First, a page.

Political commentators believe AgangSA’s chances of capturing a sizeable number of votes in the May 7 elections are nonexistent, despite a “populist” promise to make higher education free.
Independent analyst Dr Somadoda Fikeni said Agang was unlikely to be among the top three parties after the elections.
“I think (Agang leader Mamphela Ramphele) is going to be one of the marginal players,” said Fikeni.
Ramphele launched the party’s manifesto in Atteridgeville, west of Pretoria, on Saturday.
She said that if Agang won the election, higher education would be free for those willing to learn. “We have the resources for full-cost funding of higher education. Graduates would be asked to pay back their tuition in public service,” said Ramphele.
Fikeni said Ramphele’s promise of free higher education was likely to capture the attention of just a fraction of the youth.
He said the hope to attract the so-called born-frees was informed by the assumption that those born after the dawn of democracy in 1994 “were not bound by the liberation narratives”.
But Fikeni indicated that Ramphele was not well known among the youth.
“A survey… indicated that Ramphele’s struggle credentials and heritage don’t resonate with the youth. All they can remember about her is that she was a black businesswoman.”
He said Agang’s campaign lacked energy and strong branding. The party had been in the news mainly during its launch and when it emerged last year that its finances were in disarray, said Fikeni.
“The third news was the blunder that occurred when (Ramphele) tried to be presidential candidate for the DA, so she is struggling to make her presence felt.”
Fikeni added that Agang would gain traction only if something dramatic happened, such as major political players joining it ahead of the elections.
“But it also depends on other role-players, such as the ANC, DA and EFF, faltering, and then you would have an opportunity where Agang is entering that space, but right now it doesn’t look like that,” he said.
Another analyst, Ralph Mathekga, was critical of Ramphele’s promise of free higher education. “It’s just a populist attempt to increase her popularity.”
Mathekga said Agang would struggle to find its position within the opposition space. “Besides not being visible, bad publicity is worse. They need to do some groundwork.”
Ramphele also promised guaranteed protection for investors, secure borders and effective governance.
She said Agang would not try to create a single job or job opportunity because “governments cannot and should not try to create sustainable jobs”.
An Agang government would instead create conducive environments for job creation, she added.
“We will do this through empowering citizens with excellent education, providing skills and training, and creating opportunities for young people.”
Ramphele also told her supporters that citizens needed to become active and shape the country’s political future.
She projected Agang as the biblical David who defeated the mighty Goliath.
“We have started with a few, who are now many and will be many more,” she said.
“Agang is a fresh start that is deeply rooted in the struggle, yet unburdened by the baggage of the past.”
Ramphele claimed that her party had a sizeable following and was hoping to attract the votes of apathetic voters who had stayed away in past elections.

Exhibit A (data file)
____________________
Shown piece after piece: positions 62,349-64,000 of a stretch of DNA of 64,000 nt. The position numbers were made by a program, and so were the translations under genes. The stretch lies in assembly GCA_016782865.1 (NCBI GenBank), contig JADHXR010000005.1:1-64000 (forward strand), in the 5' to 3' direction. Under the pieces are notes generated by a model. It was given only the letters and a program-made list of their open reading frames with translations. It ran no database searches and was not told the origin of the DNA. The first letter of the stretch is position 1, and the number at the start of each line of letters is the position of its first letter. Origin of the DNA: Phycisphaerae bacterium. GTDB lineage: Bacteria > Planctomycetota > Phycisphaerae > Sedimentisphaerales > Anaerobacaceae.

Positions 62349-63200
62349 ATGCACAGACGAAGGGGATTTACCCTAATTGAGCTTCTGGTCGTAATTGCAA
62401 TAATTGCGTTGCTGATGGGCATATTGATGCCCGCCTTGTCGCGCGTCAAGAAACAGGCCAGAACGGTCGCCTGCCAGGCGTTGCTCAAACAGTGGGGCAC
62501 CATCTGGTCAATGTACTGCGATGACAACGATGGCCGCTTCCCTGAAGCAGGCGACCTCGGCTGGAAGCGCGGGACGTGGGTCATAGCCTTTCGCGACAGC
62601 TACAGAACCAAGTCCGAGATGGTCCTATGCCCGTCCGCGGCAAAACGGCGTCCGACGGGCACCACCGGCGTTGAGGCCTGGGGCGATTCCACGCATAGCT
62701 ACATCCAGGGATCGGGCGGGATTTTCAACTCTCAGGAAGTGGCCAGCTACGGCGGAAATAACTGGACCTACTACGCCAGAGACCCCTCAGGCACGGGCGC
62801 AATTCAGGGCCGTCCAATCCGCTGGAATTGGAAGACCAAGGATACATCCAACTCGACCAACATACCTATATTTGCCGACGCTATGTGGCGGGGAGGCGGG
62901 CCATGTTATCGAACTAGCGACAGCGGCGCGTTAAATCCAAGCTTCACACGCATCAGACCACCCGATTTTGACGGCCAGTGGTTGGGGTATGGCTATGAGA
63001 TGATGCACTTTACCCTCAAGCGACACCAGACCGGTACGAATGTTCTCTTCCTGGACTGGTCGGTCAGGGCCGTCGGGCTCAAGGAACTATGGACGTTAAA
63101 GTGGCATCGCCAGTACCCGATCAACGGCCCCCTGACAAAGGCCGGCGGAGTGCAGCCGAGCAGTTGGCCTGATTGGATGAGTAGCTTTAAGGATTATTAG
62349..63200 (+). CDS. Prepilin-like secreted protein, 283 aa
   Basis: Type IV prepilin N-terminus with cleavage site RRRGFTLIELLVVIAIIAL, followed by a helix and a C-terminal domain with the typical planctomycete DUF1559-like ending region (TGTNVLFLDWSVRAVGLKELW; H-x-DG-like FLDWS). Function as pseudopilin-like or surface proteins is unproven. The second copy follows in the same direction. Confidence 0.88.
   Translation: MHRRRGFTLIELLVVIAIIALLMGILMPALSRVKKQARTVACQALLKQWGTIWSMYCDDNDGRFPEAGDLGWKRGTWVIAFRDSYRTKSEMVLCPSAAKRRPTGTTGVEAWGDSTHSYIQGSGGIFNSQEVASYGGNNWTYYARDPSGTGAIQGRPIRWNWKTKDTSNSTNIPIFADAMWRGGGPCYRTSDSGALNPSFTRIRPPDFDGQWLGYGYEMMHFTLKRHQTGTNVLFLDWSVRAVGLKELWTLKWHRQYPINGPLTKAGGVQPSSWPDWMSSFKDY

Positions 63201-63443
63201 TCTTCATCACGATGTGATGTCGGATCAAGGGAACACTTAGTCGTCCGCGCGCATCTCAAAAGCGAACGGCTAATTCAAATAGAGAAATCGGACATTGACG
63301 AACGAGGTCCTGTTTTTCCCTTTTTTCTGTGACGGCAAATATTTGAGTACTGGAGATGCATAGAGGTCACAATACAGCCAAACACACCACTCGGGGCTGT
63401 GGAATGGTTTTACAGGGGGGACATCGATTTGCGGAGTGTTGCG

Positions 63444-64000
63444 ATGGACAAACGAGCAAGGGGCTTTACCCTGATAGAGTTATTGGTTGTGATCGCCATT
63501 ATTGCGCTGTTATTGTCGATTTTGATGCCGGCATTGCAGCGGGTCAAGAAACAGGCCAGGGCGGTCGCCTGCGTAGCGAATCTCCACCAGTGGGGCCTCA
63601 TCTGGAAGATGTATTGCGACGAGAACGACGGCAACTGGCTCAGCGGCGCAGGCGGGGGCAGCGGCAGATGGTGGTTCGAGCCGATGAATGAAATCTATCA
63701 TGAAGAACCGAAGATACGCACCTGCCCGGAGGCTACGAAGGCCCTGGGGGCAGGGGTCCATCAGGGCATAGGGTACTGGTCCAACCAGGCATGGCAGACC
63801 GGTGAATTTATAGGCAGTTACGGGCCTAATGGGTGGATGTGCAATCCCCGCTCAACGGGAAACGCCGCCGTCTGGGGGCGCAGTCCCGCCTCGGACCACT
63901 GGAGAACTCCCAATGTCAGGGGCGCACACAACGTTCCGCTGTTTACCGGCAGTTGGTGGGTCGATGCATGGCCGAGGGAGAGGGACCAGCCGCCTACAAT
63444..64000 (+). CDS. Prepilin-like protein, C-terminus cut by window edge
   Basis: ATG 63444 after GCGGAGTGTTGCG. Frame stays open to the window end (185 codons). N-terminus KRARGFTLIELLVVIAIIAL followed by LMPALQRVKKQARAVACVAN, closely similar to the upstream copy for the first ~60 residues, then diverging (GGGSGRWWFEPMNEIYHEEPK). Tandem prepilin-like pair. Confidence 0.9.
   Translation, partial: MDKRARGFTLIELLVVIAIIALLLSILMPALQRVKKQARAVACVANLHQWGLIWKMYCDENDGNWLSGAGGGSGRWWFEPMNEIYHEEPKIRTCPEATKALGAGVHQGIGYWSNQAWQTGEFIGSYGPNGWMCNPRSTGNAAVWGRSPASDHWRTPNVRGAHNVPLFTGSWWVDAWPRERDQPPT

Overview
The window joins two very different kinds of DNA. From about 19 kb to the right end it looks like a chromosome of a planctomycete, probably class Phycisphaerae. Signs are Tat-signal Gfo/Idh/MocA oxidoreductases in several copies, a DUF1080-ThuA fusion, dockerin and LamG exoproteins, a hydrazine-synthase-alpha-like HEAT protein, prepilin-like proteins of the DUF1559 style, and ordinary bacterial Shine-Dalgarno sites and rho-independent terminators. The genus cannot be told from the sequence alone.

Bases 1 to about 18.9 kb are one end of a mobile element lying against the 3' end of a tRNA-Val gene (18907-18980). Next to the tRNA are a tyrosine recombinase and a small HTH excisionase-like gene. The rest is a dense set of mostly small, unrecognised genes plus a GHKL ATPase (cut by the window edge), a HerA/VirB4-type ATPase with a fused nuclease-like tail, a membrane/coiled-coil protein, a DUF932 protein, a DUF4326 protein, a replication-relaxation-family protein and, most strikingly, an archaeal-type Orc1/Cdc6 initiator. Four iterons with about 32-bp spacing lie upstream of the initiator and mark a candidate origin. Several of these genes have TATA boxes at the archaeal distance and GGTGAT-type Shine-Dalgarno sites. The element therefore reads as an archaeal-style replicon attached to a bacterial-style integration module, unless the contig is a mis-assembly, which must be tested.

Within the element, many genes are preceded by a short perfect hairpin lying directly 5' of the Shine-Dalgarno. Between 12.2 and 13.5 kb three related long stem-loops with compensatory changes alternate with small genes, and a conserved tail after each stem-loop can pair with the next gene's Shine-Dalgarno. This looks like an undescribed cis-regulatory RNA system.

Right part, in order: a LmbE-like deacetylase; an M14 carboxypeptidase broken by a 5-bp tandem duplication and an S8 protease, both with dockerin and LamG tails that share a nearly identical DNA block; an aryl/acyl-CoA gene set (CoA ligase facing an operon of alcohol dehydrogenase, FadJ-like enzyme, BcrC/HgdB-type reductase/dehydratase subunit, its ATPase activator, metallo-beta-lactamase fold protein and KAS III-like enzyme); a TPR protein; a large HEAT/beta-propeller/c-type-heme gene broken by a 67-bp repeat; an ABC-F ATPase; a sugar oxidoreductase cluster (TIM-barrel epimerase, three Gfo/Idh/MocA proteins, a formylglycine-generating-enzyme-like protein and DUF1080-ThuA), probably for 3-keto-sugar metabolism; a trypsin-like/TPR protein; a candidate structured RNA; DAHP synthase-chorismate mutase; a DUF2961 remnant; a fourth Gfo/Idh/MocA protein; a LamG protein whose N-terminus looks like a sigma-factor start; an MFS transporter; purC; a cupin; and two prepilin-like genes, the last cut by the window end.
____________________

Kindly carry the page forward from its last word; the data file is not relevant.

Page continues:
“We must believe that we have the power of the vote to change the government into one we can trust.”
The ‘five Es’ of party’s plan for SA
Agang SA tabled a five-point plan at the launch of its manifesto in Pretoria at the weekend.
The fledgling party says the country’s dreams rest on “five Es” - empowerment, education, entrepreneurship, employment and effective governance.
- White citizens will share their skills, expertise and wealth with black South Africans.
- Economic empowerment should go hand in hand with dignified human settlement.
- There can be no empowerment without education and skills development.
- Transfer state-owned land to address land needs for both rural and urban dwellers.
- Create better opportunities and access to public spaces and buildings for the disabled.
- Free higher education.
- Allowance for science and mathematics teachers in rural areas.
- Introduce a 50 percent minimum pass mark for all subjects at all grades.
- Link teachers’ pay increases and bonuses to competency and qualification.
- Eradicate mud schools.
- Reduce bureaucracy, stimulate entrepreneurship and provide finance if needed.
- Open South Africa to foreign entrepreneurs.
- Stop the harassment of micro-businesses and informal traders.
- Similar benefits and rights for both workers employed through labour brokers and directly employed workers.
- A single economic plan and link ministers’ salaries to the attainment of job-creation and economic-growth targets.
- Create an environment for job creation.
- Abolish sector education and training authorities and reintroduce industry colleges to train artisans.
- Establish skills-development programmes and fund on-the-job training for unemployed youth.
- State-owned enterprises to spend a fixed portion of their payroll on training and developing youth skills.
- Tough anti-competitive policies for cartels that stifle innovation and entrepreneurship.
- Private doctors to work in public clinics.
- Set a 15-year minimum jail sentence for corrupt public servants.
- Create a national register of public servants convicted of corruption.
- Pass a whistle-blower law that rewards and protects the honest.
- Demilitarise the police service.